Her solution with him to come with her to France was the right thing to ask if they wanted to keep their relationship, that said he wasn't wrong to say no either. He had a steady job and was working toward a dream and he understood breaking up wasn't necessarily a bad thing. Both got what they wanted, but neither were the bad guy with this.

    Gosling's definitely a dirty hipster, Mia - I'm not sure. She was too normal for that description. I don't think they failed upwards, the only reason they got their success was that they had the talent and did the necessarily legwork to get seen by people who would naturally be inclined to give them a leg up. Mia, in particular, earned her status as a star more than Gosling did. She never did this before, and only through her talent did anyone give her the time of day. That's how good she was. Gosling was a prodigy who could have been famous and knew everything he needed to get ahead in his field (or at least was open to learning when the opportunities arose like a fish to water), what stopped him was his self destructive tendencies. Once they were gone he had the Golden Ticket. He didn't even have search for Legend either, they both knew and respected each other and Legend knew enough about his talent to book him asap.


    Harry Dresden on
  • SpoitSpoit *twitch twitch* Registered User regular
    edited March 2017
    This has been a productive conversation. Your comments have helped me have a bit of an epiphany. Part of the reason why people are said to have loved it was because it was the escapism they needed right now. But for me, that illusion never landed. Instead it just cast a harsh light on my own bitterness that hope never wins, and that the bright lights of the big city are just shadow puppets on plato's wall.

    I'm summary, Rogue One is a simulalcrum for our age: (real rogue one spoilers)
    the Empire has more men, and no matter what heroics happen in the interim, everyone dies in the end.

    Spoit on
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  • shoeboxjeddyshoeboxjeddy Registered User regular
    Spoit wrote: »
    This has been a productive conversation. Your comments have helped me have a bit of an epiphany. Part of the reason why people are said to have loved it was because it was the escapism they needed right now. But for me, that illusion never landed. Instead it just cast a harsh light on my own bitterness that hope never wins, and that the bright lights of the big city are just shadow puppets on plato's wall.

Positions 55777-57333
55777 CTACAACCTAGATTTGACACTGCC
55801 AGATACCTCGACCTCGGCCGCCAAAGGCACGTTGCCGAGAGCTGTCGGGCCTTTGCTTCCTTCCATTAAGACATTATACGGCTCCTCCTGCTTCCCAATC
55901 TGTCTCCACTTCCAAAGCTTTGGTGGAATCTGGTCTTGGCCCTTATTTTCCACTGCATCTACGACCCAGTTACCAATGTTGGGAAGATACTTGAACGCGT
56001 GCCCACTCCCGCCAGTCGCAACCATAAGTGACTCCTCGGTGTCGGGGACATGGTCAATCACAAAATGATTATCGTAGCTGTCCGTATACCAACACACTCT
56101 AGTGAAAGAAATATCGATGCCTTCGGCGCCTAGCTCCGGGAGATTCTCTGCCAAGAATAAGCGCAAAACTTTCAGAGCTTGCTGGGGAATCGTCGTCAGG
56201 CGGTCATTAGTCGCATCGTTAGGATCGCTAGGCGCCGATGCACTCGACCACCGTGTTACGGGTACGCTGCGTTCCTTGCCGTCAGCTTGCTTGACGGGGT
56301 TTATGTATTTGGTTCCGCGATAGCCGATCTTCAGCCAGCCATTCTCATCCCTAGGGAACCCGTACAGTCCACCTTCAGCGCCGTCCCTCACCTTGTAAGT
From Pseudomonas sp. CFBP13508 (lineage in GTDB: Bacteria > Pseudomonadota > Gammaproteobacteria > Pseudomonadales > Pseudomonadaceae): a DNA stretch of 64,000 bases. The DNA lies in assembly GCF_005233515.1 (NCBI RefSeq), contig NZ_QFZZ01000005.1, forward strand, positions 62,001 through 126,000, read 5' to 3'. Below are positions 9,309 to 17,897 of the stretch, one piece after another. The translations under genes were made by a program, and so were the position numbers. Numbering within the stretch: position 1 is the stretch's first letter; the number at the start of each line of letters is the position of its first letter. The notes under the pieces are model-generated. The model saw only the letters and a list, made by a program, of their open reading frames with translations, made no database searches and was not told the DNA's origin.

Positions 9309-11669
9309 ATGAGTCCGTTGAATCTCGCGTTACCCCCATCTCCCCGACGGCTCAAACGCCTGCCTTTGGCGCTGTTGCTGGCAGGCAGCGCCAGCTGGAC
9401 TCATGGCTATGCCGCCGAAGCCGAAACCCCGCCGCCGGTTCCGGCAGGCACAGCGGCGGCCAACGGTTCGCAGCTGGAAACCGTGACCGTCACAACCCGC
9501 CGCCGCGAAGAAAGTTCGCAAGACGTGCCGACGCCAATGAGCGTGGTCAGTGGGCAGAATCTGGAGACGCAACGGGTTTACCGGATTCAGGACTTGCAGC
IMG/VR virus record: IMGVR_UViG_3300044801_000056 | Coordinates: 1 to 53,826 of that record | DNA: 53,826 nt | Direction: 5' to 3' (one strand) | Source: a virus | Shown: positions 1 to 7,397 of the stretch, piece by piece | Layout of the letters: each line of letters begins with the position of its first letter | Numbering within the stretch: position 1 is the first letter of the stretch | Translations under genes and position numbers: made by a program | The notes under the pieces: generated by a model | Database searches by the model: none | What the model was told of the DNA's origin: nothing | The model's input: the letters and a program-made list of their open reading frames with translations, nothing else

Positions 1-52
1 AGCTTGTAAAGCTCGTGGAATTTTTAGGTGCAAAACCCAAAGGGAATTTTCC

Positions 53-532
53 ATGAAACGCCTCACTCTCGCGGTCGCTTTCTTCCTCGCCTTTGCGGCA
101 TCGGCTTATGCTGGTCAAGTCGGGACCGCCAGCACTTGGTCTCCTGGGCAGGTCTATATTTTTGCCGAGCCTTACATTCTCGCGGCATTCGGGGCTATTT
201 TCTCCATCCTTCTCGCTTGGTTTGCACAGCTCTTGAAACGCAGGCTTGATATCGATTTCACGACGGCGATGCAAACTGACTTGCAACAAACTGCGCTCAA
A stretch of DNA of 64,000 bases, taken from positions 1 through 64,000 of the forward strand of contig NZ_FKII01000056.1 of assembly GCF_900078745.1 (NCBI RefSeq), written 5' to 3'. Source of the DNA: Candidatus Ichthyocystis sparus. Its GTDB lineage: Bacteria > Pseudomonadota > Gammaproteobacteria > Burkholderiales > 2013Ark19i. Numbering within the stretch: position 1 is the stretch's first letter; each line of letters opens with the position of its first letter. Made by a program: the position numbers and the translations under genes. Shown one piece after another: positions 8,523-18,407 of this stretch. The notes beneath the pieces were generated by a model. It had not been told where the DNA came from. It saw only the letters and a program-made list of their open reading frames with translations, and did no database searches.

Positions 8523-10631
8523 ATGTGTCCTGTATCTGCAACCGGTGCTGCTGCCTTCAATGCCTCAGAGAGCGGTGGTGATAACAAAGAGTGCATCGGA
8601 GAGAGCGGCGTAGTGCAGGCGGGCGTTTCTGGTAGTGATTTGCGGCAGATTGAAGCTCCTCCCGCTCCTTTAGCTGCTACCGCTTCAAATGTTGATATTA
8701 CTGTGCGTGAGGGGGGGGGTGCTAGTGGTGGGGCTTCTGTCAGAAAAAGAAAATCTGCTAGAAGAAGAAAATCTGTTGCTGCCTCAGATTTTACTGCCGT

I'm summary, Rogue One is a simulalcrum for our age: (real rogue one spoilers)
    the Empire has more men, and no matter what heroics happen in the interim, everyone dies in the end.

    Rogue One wasn't the end, it was the middle. In the end the good guys win.

    And then their damn Millenial kids ruin everything! Or something like that.

  • milskimilski Their Will comes, at last, to Earth, to the Neath, as a storm crosses the sea. Registered User regular
    Spoit wrote: »
    This has been a productive conversation. Your comments have helped me have a bit of an epiphany. Part of the reason why people are said to have loved it was because it was the escapism they needed right now. But for me, that illusion never landed. Instead it just cast a harsh light on my own bitterness that hope never wins, and that the bright lights of the big city are just shadow puppets on plato's wall.

    I'm summary, Rogue One is a simulalcrum for our age: (real rogue one spoilers)
    the Empire has more men, and no matter what heroics happen in the interim, everyone dies in the end.